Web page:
Proper Planning for Timeless Virtual Event

We all clung to this feeling. And we used it to justify our less than ideal state of mind. “I don’t need to try too hard with this virtual event, it’s just a temporary solution”, “we’ll just put something together on Zoom, two weeks is more than enough”, and “just use 1/5 of the budget to run, we’ll set up the real show soon”. All these feelings were common to many planners who clung to the hope – like everyone else -that the nightmare would soon be over. And now here we are.

The Mourning Period Is Over

But where exactly are we at? Well, whether you are ready to accept it or not, we have all been thrown collectively into a world that has fundamentally changed. We have to accept it, embrace it and make peace with the fact that the event industry as we knew it may never be the same again. But don’t take the kleenex just yet! The key here is to understand that this is not a bad thing – only inevitable. Things change all the time, and we have to make a conscious choice to get out of it.

We have had enough time to mourn the loss of what was once. In fact, we have gone through all the stages, the most important being denial (and yes, we have seen and experienced a lot of it). And the worst thing about denial is the fact that it clouds our judgment. This leads us to make bad decisions. In thematter of our industry, this resulted in virtual events assembled in a haze, an uneducated frenzy, a collective hallucination of Zoom webinars that led absolutely nowhere. If … and now?

Stop Procrastinating, Start Planning

When the novelty of the recent times hit the industry, it was more than excusable for planners to make their events virtual in a very short time. Even here at Endless, we have been challenged to help organizations make the change in just 24 days! And although this is thematter for most people in the industry, it was only at the beginning.

Now that we’ve all had enough time to realize that virtual and hybrid events will continue to exist for a while, it’s time to roll up our sleeves. Get rid of the misconception that these experiments take less time to plan, less resources, less headaches and much less money and production. Unless you want your entire audience to scream for refunds, stop slacking and start planning.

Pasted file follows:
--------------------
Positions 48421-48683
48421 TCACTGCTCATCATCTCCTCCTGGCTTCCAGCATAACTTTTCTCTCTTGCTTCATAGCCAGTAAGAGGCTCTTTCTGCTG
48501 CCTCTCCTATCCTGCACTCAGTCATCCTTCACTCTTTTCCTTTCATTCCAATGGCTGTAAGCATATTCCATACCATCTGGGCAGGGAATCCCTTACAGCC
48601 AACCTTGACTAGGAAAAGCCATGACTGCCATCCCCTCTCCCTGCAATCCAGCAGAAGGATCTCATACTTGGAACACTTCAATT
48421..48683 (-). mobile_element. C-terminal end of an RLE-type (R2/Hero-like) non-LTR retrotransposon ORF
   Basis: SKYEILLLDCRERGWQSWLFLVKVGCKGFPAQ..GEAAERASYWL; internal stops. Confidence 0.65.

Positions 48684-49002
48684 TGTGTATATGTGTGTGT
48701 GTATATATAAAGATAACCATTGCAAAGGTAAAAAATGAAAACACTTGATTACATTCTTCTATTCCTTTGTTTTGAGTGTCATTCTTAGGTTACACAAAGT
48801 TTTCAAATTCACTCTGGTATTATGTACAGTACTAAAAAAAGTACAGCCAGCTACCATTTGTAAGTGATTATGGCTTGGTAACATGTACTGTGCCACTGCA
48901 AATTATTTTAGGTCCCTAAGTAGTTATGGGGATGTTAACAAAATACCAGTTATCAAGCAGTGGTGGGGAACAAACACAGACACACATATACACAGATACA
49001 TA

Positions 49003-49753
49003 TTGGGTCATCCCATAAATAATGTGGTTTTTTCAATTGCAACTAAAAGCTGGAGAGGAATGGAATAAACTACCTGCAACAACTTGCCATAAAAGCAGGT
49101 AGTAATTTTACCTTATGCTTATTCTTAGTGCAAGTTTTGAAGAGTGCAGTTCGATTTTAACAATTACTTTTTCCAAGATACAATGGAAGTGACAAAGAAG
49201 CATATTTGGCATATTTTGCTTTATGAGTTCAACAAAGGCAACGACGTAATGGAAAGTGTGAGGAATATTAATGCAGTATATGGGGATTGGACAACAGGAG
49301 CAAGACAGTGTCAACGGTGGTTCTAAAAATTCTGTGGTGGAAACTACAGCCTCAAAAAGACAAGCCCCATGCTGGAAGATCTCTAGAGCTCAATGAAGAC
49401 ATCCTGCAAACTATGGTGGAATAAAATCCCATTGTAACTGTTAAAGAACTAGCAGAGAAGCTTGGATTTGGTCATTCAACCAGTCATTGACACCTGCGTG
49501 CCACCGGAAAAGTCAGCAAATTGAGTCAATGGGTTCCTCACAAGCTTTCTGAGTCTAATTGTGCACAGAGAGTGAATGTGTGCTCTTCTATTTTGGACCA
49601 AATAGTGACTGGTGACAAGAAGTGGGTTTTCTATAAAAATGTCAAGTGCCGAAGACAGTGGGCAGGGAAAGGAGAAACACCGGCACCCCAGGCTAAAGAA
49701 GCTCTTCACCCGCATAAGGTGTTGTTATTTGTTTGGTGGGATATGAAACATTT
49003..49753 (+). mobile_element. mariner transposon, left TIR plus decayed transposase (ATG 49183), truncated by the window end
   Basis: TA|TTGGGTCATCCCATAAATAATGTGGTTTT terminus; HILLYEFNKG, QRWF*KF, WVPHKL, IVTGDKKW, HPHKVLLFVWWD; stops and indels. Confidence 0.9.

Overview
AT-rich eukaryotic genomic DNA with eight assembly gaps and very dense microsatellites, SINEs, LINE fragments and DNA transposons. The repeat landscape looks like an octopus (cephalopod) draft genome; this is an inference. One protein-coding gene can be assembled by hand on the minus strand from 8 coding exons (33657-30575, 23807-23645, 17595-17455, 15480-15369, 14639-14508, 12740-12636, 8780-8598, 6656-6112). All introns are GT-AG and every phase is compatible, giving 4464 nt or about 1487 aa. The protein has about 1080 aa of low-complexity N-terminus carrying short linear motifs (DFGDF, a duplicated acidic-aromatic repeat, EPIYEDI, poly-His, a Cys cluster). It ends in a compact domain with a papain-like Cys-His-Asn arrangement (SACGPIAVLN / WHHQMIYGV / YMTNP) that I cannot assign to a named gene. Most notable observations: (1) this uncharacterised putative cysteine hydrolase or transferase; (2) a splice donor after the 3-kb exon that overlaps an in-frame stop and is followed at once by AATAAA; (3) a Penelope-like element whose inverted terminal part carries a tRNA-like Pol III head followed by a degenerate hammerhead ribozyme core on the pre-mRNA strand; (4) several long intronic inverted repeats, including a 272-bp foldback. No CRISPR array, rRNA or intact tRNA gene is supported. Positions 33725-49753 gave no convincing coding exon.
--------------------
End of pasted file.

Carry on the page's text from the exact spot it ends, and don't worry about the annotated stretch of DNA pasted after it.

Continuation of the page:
Why Should I Worry About A Virtual Timeline Of An Event?

As a production company, Endless has seen it all. We are experts in producing virtual and hybrid events – we know what goes on behind the scenes, what it really means to set up these experiences and what are the moving parts to consider if success is the ultimate goal. These are just some of the things our clients have said about working with us in this paradigm:

Virtual Timeline of Events. Let’s go!

Now, keep in mind that if you start from scratch, you are looking at 12 weeks. This is the time it takes to set goals, gather the necessary technological solutions to tell your story, connect (and in somematters help train) speakers, design the program, develop the marketing strategy, etc.

From the point of view of our processes as a manufacturing company, here is what you should aim for:

3 months of absence: decide on the theme of your virtual event, create your budget, solidify the objectives (what do you expect to achieve?) and contact a manufacturing company. From there, the production team responsible for your event will start pre-production, coordinate the technical elements, start describing the platform and integration, and develop the supporting production document.

2 months: Start developing the promotional strategy for your event and make sure you stand out from all the other experiences. At this stage, the production team will welcome exhibitors and sponsors, review the graphic content of the website and sessions, plan rehearsals with speakers, test the functionality of the platform and fill it with relevant media assets.

1 month of absence: the event website should now be online. Pre-recorded content takes place and conversations with the speakers are organized to prepare them.
2 weeks away: the speakers will now rehearse and the production team will sit down with you at the table for a tie-up meeting.
1 week absence: technical rehearsals and final quality checks take place. Showtime!

Conclusion

We know that some elements of this article may seem a little preachy. Yes, the current situation is a hard pill to swallow. But shouldn’t that motivate us to make the most of it? Well, we think so. And judging by what’s going on in the industry, a lot of other people are doing it too.

Hopefully we could shed some light on the mechanics of a virtual event timeline. If your event is a few months away and you need expert help with production, please contact us. We are more than happy to walk the path of successful virtual experiences with you. You will be surprised how magical it can be!